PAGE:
7 Major Benefits of a Standing Frame

child using standing frame

What is a standing frame?

A standing frame, or stander, is a type of medical equipment that is used to maintain a patient in an upright, weight-bearing position. It is used to assist a child to stand if they cannot stand on their own or if they need assistance to stand for longer periods of time. Standers usually consist of a metal frame with pads and straps to help secure the individual safely and wheels with locks on the bottom to allow a caregiver to move the device around from one room to another.

Some standers start with the patient in supine (on their back) while others start with the patient in prone (on their tummy). The device can then be raised up or down as needed to adjust the angle of standing/weight-bearing as needed, depending on the user. The device can also be adjusted at various joints (trunk, hips, knees, etc.) to accommodate for the growth of the child.

child using standing frame for therapy 

Who would benefit from a standing frame?

Children who are not active in an upright position, non-ambulatory (cannot walk independently), or minimally ambulatory may all benefit from use of a stander. In general, children with a variety of neurological diagnoses such as cerebral palsy or genetic conditions may benefit from using a stander as part of a daily postural management program.

Keep in mind that children who are otherwise developing their gross motor milestones as expected will typically pull to stand around 9-10 months of age, cruise along furniture, and then eventually walk independently between 12-15 months of age. However, for children with certain developmental diagnoses that impact their ability to weight-bear (stand and walk on their own), a stander can help with ensuring that the child still gets all the benefits of being in an upright position on a daily basis.

For some examples of how to use a standing frame, check out these examples here.

sister reading to brother in standing frame 

What are the benefits of using a standing frame as part of a postural management program?

There are a wide variety of benefits that a child can gain from using a stander. These can include (but are not limited to) the following:

  • Increasing/Maintaining Bone Mineral Density: Bone density is a measure of bone strength. When typically developing children stand and walk in a weight-bearing position, they gain bone density and strength to grow. Standers can help maintain a child in a full weight-bearing position so that they can gain similar benefits to ensure that their skeletal system can grow and develop as strong as possible. Research suggests that using a stander for around 60 minutes/day at least 5 days/week may have a positive impact on bone mineral density.
  • Maintaining Skin Integrity: Children who are not able to independently move or re-position themselves are at increased risk of skin breakdown and blistering. Caregivers are key players in positioning and un-weighting sensitive areas of the body that might otherwise be at risk for pressure sores. Using a stander is helpful in taking pressure off of these sensitive areas, especially the sacrum.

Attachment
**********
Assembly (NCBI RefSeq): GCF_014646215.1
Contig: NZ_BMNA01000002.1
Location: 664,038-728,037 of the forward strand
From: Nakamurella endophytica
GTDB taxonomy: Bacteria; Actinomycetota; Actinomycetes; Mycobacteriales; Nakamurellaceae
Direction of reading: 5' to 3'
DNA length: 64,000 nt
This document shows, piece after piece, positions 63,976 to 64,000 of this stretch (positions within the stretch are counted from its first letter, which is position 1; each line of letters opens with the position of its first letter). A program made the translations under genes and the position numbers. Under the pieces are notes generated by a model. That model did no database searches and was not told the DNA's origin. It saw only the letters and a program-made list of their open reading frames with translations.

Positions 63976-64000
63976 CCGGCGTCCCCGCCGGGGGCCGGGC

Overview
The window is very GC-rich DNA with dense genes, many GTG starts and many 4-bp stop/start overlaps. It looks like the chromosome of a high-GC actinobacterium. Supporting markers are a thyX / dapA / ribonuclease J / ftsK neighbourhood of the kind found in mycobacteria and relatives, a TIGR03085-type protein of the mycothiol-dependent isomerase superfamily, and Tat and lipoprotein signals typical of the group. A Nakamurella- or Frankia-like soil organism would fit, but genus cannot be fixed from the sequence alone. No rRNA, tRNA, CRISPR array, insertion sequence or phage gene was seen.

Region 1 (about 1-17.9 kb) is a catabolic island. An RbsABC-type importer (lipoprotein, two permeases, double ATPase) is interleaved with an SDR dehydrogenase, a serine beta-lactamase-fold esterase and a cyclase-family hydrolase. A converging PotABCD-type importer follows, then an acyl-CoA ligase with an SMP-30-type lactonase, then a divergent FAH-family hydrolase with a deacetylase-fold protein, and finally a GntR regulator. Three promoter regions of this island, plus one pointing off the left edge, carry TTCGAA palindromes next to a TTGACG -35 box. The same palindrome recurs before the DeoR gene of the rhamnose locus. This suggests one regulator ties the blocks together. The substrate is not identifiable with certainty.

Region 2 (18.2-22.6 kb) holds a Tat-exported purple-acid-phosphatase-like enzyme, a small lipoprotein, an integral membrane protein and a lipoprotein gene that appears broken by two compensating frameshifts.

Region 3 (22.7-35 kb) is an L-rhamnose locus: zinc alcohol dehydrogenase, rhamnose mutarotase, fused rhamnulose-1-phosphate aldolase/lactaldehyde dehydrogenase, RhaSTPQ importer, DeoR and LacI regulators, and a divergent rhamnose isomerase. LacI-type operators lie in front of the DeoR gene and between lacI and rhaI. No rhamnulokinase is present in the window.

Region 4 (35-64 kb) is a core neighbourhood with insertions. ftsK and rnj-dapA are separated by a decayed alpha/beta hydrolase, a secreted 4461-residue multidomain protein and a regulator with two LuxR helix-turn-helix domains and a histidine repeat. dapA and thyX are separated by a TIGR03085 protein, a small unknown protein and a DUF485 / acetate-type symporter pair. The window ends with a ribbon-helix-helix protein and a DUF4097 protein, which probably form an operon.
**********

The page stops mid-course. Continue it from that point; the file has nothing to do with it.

• Blood Circulation/Cardiovascular Function: being in an upright weight-bearing position can help improve blood pressure, heart rate, and reduce swelling of the lower extremities. Standers can help achieve this goal when independent standing is not achievable.
  • GI Function: use of a stander can help utilize the impact of gravity to aid in digestion and help manage constipation.
  • Maintaining Integrity of the Hip Joint: As babies grow and develop, it is the milestones of standing, cruising, and eventually walking independently that help create the necessary level of congruency of the hip joints, leading to more stable hips. Using a stander is a helpful aspect of a hip surveillance program to help prevent dislocation or subluxation. Standers that can further position a child’s hips into adjustable degrees of hip abduction (when the legs move out to the side away from the midline) are favorable with regard to hip joint development.
  • Maintaining Joint Range of Motion (ROM) and Reducing Spasticity: Standers can help children with needs to maintain their range of motion and reduce muscle spasticity, which is very common with conditions like cerebral palsy. When neurological conditions lead to muscle tightness, reduced joint ROM, and hypertonia or spasticity of the muscles, a standing frame can be used as one strategy to help manage these symptoms. Standers therefore can also reduce the risk of developing muscle contractures (when muscles become so spastic and tight that they can no longer be lengthened manually and often require surgical intervention to release the tight muscle).
  • Psychosocial Benefits, Improved Attention, and Participation: Perhaps one of the greatest benefits of using a stander is the improved self-efficacy the child experiences by being in a prolonged upright position. Children who use a stander to experience the world in a supported standing position often gain confidence, as they are able to experience their world at the same level as siblings, classmates, and other peers/friends. They gain improved attention to tasks, and therefore, improved participation in activities of daily living. They can better concentrate on classroom activities at school. In general, standers help improve a child’s self-awareness and self-esteem as they can access their environment in a different light.

If you think your child would benefit from this type of equipment, or have concerns about their development, please reach out to us today.

Written by Jessica Tarence PT, DPT

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